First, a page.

Penelope Devereux: an Elizabethan Firebrand

Chapter 2 : Who was Penelope Devereux?

Lady Penelope Devereux

Penelope Devereux was from an ancient and noble yet impoverished family, with bloodlines on her father’s side going back to Edward III and on her mother’s side she was a close cousin of the Queen. (Rumours that her grandmother was Henry VIII’s illegitimate daughter by Mary Boleyn place her even closer to the royal fold, but are unproven.) Her father Walter Devereux, 1st Earl of Essex, had died serving Elizabeth in Ireland, leaving the family coffers almost bare and saddling Penelope’s brother, Robert, the second earl, dubbed ‘the poorest earl in England’, with debts that would have far-reaching consequences for him and his family.

Aged eighteen Penelope arrived at court, charged with promoting the Devereux family. There she dazzled with her striking looks and beautiful singing voice, becoming a favourite of the Queen and also encountered Sidney, a man to whom she had once been betrothed. It is probable that the pair fell for each other at this time; certainly Sidney’s poetry suggests this. But Sidney had neither the title nor the funds to make the kind of match the Devereuxs aspired to for their eldest daughter and so she was married off, against her will, to the exceedingly wealthy, and appropriately named, Baron Rich as a means to replenish the family coffers.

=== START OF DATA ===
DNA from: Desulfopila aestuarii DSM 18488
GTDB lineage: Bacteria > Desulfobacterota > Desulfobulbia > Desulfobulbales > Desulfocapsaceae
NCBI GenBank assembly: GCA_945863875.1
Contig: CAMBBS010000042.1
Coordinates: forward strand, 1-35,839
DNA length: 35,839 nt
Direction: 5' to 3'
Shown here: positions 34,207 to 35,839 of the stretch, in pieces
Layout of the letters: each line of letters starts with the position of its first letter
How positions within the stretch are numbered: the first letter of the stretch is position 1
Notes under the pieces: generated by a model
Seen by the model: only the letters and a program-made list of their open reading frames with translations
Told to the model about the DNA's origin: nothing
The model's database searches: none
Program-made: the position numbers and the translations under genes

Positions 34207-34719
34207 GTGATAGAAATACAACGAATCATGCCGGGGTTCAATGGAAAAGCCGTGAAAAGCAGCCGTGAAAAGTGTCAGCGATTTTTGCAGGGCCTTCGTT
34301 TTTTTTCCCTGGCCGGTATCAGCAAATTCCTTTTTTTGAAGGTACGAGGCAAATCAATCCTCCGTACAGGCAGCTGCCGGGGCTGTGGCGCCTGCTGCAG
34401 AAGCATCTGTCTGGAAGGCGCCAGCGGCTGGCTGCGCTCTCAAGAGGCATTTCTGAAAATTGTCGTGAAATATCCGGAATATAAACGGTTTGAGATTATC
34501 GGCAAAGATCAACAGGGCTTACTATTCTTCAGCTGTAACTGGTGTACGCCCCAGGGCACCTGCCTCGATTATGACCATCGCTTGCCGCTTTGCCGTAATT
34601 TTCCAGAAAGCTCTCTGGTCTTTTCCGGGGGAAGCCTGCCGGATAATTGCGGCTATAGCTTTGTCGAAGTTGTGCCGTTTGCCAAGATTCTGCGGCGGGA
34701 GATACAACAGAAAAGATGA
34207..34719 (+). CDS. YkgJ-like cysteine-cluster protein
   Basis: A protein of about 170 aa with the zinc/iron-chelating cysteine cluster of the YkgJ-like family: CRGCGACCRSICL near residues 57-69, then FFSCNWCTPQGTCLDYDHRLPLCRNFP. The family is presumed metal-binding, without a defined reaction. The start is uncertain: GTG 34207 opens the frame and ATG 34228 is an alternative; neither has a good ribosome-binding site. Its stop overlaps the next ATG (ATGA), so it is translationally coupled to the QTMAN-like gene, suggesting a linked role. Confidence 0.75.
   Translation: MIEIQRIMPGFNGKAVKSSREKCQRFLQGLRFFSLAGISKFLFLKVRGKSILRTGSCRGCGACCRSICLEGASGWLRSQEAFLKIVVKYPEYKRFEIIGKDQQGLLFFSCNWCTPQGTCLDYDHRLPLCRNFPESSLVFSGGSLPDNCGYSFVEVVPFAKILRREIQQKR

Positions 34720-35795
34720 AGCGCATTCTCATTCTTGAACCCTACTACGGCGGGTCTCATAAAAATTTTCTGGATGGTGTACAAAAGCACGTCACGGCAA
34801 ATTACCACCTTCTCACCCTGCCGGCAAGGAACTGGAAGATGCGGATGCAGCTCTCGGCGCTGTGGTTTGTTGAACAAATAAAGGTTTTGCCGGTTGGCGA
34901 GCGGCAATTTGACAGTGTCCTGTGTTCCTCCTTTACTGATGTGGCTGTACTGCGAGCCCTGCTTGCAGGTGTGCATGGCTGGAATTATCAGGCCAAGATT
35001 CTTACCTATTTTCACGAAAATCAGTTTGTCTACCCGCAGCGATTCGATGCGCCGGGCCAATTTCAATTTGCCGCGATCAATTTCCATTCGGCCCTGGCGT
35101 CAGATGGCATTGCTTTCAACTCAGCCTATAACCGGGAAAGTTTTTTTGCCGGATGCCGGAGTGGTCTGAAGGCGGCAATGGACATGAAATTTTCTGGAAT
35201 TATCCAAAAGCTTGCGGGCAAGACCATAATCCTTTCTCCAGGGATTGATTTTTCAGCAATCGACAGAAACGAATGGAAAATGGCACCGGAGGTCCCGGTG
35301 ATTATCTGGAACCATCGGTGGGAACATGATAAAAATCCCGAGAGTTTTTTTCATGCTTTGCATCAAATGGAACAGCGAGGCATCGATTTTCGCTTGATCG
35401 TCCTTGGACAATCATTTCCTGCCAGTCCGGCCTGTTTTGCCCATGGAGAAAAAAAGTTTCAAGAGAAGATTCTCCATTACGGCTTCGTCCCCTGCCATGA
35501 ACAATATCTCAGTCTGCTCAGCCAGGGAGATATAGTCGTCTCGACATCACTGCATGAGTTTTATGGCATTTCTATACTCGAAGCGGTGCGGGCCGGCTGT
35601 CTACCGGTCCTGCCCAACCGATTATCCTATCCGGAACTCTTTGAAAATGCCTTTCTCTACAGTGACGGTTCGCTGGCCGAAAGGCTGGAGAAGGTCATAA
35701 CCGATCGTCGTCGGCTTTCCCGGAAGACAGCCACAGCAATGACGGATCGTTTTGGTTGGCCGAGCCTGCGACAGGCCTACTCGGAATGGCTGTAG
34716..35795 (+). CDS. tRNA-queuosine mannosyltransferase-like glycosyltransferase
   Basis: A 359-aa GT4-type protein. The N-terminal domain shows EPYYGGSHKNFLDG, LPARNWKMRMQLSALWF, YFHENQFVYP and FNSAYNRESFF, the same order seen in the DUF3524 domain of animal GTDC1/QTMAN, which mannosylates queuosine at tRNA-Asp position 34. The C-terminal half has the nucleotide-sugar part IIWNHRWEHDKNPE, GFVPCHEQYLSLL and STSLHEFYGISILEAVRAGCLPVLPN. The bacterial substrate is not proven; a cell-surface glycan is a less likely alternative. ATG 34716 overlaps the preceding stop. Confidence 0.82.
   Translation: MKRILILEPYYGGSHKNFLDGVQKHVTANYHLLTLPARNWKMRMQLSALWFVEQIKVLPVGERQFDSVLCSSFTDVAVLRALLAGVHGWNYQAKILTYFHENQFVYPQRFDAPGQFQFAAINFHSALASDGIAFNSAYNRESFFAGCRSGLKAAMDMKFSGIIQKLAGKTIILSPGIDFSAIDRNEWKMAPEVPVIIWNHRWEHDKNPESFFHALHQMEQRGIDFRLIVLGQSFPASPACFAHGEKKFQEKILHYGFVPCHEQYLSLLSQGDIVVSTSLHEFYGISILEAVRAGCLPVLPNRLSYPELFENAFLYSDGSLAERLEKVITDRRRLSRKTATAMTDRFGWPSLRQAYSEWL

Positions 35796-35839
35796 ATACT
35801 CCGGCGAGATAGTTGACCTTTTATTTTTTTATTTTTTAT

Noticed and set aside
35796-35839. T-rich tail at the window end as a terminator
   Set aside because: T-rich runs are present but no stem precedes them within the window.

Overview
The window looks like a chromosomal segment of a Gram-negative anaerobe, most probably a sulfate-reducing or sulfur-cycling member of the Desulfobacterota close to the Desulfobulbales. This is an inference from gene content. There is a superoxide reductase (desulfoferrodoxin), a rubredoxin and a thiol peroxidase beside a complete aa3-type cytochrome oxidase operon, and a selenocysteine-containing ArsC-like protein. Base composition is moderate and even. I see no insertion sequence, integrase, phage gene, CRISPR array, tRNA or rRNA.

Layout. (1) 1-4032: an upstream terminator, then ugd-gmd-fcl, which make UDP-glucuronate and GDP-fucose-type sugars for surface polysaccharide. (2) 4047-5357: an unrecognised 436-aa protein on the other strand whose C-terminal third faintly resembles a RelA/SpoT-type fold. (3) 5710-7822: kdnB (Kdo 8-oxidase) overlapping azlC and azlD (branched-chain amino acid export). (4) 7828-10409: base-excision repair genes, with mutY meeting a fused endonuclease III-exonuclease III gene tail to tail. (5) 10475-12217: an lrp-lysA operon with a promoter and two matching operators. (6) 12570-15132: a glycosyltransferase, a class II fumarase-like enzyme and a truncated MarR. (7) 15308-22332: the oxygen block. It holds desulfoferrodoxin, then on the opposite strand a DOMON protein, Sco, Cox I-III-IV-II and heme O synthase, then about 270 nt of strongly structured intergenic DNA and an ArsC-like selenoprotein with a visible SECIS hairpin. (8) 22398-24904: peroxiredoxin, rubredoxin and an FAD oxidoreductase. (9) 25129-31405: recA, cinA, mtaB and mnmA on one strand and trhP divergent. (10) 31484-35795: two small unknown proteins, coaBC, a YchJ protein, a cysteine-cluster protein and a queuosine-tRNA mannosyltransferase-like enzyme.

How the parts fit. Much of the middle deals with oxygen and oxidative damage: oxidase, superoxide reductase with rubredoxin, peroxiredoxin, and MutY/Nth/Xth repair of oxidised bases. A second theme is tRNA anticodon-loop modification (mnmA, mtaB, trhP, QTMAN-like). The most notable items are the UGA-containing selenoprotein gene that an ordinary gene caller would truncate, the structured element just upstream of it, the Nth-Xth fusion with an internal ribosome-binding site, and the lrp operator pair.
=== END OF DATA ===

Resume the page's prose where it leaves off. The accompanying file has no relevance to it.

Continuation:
Sir Philip Sidney

Soon after Penelope’s marriage to Rich, Sidney wrote his celebrated sonnet cycle Astrophil and Stella, a ground-breaking work which drew on Plutarch, placing an unobtainable (or almost unattainable) female object of desire at its heart. Inspection of clues in the text, in particular the repeated use of the word ‘rich’ in different contexts, reveal without doubt Stella to be the literary embodiment of Penelope Rich. There is no absolute proof that Penelope and Sidney were lovers in the conventional sense of the word but there is no doubt, if you read the cycle, that Sidney’s feelings for the married Lady Rich were profound. The poems reveal an extraordinary outpouring of passion, which some have interpreted as evidence of an adulterous relationship.

Sidney met his death fighting for the Protestant cause in Europe. By the time he died he had come to represent, as a soldier poet, the epitome of Elizabethan chivalry and his death gave rise to an excessive outpouring of grief. He had touched the hearts of the people. But his liaison with Lady Rich was a blot at the core of his reputation, which if he were to become the flower of protestant manhood for posterity, would have to be explained away. So the interpretation of the sonnets as an imaginary, courtly and chaste romance, symbolising man’s love of God, prevailed. And Penelope, the woman, was, if not quite erased, then blurred in his history.